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The USDA explains the process of irradiation.

The FDA answers common questions about irradiation.

The radura symbol indicates that a food has been irradiated.

Foods in the news


What was once space-age technology is now a promising tool to help ensure that the food we eat is safe. Irradiation is used to kill parasites, insects, fungi and disease-causing germs in a range of foodstuffs, from spices to strawberries to chicken.

Astronaut Fare

NASA was really the first to put the technology to work—irradiating food for astronauts to eat in space. Apollo 17 astronauts ate radiation-sterilized ham on the moon.

In the 1980's, it became common to irradiate spices, herbs and dry vegetables to get rid of insects and bacteria. Irradiation is also used on pork and poultry and most recently was approved for red meat.

Bug Fighter

Foodborne illness is a serious concern in the United States. Every year, 76 million Americans get sick from something they ate—more than one in a thousand, according to the Centers for Disease Control and Prevention (CDC) in Atlanta. Some 300,000 people end up in the hospital and 5,000 die. Treatment for foodborne illnesses carries a price tag of at least $6.7 billion each year, the CDC says.

Food safety experts are rooting for irradiation because it's an excellent weapon against the five worst foodborne bacteria: Salmonella, Listeria, Campylobacter, Cyclospora and virulent strains of E.coli. These pathogens currently cause millions of infections and thousands of hospitalizations each year.

How Irradiation Works

During irradiation, food moves through a chamber where it is exposed to a radiant energy source such as gamma rays, electron beams or x-rays. The radiation treatment doesn't make the food radioactive, but it does kill harmful bacteria, especially when used to treat meat and poultry. And it slows spoiling. Irradiated strawberries, for example, will keep for up to three weeks, versus up to five days when untreated.

Irradiation doesn't destroy all pathogens. Also, food can become contaminated after it's been irradiated. Safe food handling is always critical. To learn more, read our article on Food Safety.

Also refer to FoodFit's Cook it Safe Calculator to find out the proper cooking temperatures for your meat and poultry.

The Public Debate

Government experts say that irradiation changes the nutrient value of food about the same as cooking or freezing does and that the changes in flavor and texture are slight. Some consumer groups don't see eye to eye with that assessment.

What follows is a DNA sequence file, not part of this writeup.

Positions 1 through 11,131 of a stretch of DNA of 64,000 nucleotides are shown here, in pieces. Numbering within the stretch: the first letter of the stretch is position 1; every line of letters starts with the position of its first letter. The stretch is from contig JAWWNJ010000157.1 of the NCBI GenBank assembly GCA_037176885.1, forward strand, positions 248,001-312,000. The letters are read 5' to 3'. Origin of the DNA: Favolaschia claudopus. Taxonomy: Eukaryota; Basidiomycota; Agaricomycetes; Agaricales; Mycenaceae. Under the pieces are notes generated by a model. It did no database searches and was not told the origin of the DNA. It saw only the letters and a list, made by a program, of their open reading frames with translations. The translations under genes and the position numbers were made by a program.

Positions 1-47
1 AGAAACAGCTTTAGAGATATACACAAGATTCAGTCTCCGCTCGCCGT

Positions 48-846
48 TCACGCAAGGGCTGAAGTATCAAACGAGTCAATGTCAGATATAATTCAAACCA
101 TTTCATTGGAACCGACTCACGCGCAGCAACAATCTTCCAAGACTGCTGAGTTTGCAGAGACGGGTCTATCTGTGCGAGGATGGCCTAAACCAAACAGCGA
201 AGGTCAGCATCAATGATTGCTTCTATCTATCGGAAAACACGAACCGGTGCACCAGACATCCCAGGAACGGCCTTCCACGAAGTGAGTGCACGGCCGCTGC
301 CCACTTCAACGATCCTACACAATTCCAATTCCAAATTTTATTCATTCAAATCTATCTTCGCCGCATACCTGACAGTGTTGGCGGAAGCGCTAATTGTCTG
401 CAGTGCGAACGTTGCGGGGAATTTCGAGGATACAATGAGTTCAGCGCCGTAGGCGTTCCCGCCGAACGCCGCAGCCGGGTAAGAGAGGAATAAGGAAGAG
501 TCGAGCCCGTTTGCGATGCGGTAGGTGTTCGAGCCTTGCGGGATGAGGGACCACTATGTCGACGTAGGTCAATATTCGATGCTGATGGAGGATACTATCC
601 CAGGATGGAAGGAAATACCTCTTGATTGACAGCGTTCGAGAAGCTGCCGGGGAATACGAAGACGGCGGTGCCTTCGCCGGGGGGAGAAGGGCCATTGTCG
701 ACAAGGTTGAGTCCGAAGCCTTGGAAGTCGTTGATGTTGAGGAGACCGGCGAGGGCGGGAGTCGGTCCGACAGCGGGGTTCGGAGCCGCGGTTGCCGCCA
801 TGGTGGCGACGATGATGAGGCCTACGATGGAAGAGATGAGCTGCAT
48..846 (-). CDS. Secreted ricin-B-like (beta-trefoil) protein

Recently, two groups asked the Federal Trade Commission to crack down on some food irradiation companies that were using euphemisms like "cold pasteurization" and "electronic pasteurization" to advertise the technology.

"Comparing food that's been blasted with the equivalent of millions of chest X-rays to pasteurized milk—it would be funny if it weren't so deceitful," Peter Jenkins, an attorney and policy analyst with the Center for Food Safety said in a statement.

The Center for Food Safety and Public Citizen, Ralph Nader's consumer advocacy organization, are campaigning against irradiation, saying it can destroy vitamins, corrupt flavor and create cancer-causing chemicals.

But the American Dietetic Association, one of FoodFit's Resource Associations, says irradiation enhances the safety and quality of the food supply. ADA says consumers need to be educated about this food safety tool.

Down the Road

Outside of astronaut meals and kitchen spices, irradiation is not widely used for food yet. The jury is still out on how popular it will be with consumers. Experts guess it will tack on two to five cents a pound to the price of meat, poultry, fruits and vegetables.

If you're wondering whether your food has been irradiated, check the label. The Food and Drug Administration currently requires that irradiated foods be stamped "treated by irradiation" and carry the radura symbol.

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